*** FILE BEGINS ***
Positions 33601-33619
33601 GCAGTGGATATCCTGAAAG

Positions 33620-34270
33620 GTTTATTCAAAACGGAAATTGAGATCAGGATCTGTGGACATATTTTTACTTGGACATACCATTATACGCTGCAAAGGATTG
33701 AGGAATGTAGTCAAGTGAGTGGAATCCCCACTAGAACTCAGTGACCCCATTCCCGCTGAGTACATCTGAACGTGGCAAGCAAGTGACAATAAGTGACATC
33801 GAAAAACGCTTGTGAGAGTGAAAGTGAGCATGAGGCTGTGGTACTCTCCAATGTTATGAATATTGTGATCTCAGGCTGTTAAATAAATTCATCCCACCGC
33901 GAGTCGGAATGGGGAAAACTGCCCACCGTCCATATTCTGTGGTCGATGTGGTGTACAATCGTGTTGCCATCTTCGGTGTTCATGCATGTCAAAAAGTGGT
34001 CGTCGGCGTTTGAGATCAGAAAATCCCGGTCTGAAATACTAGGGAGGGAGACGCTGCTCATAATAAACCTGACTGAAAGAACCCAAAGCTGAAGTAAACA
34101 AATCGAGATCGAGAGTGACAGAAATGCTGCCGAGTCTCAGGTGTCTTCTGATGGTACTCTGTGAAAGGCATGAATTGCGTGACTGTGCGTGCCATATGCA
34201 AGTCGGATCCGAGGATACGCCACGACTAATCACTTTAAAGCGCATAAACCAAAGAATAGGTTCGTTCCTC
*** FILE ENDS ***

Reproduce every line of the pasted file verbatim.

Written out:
Positions 33601-33619
33601 GCAGTGGATATCCTGAAAG

Positions 33620-34270
33620 GTTTATTCAAAACGGAAATTGAGATCAGGATCTGTGGACATATTTTTACTTGGACATACCATTATACGCTGCAAAGGATTG
33701 AGGAATGTAGTCAAGTGAGTGGAATCCCCACTAGAACTCAGTGACCCCATTCCCGCTGAGTACATCTGAACGTGGCAAGCAAGTGACAATAAGTGACATC
33801 GAAAAACGCTTGTGAGAGTGAAAGTGAGCATGAGGCTGTGGTACTCTCCAATGTTATGAATATTGTGATCTCAGGCTGTTAAATAAATTCATCCCACCGC
33901 GAGTCGGAATGGGGAAAACTGCCCACCGTCCATATTCTGTGGTCGATGTGGTGTACAATCGTGTTGCCATCTTCGGTGTTCATGCATGTCAAAAAGTGGT
34001 CGTCGGCGTTTGAGATCAGAAAATCCCGGTCTGAAATACTAGGGAGGGAGACGCTGCTCATAATAAACCTGACTGAAAGAACCCAAAGCTGAAGTAAACA
34101 AATCGAGATCGAGAGTGACAGAAATGCTGCCGAGTCTCAGGTGTCTTCTGATGGTACTCTGTGAAAGGCATGAATTGCGTGACTGTGCGTGCCATATGCA
34201 AGTCGGATCCGAGGATACGCCACGACTAATCACTTTAAAGCGCATAAACCAAAGAATAGGTTCGTTCCTC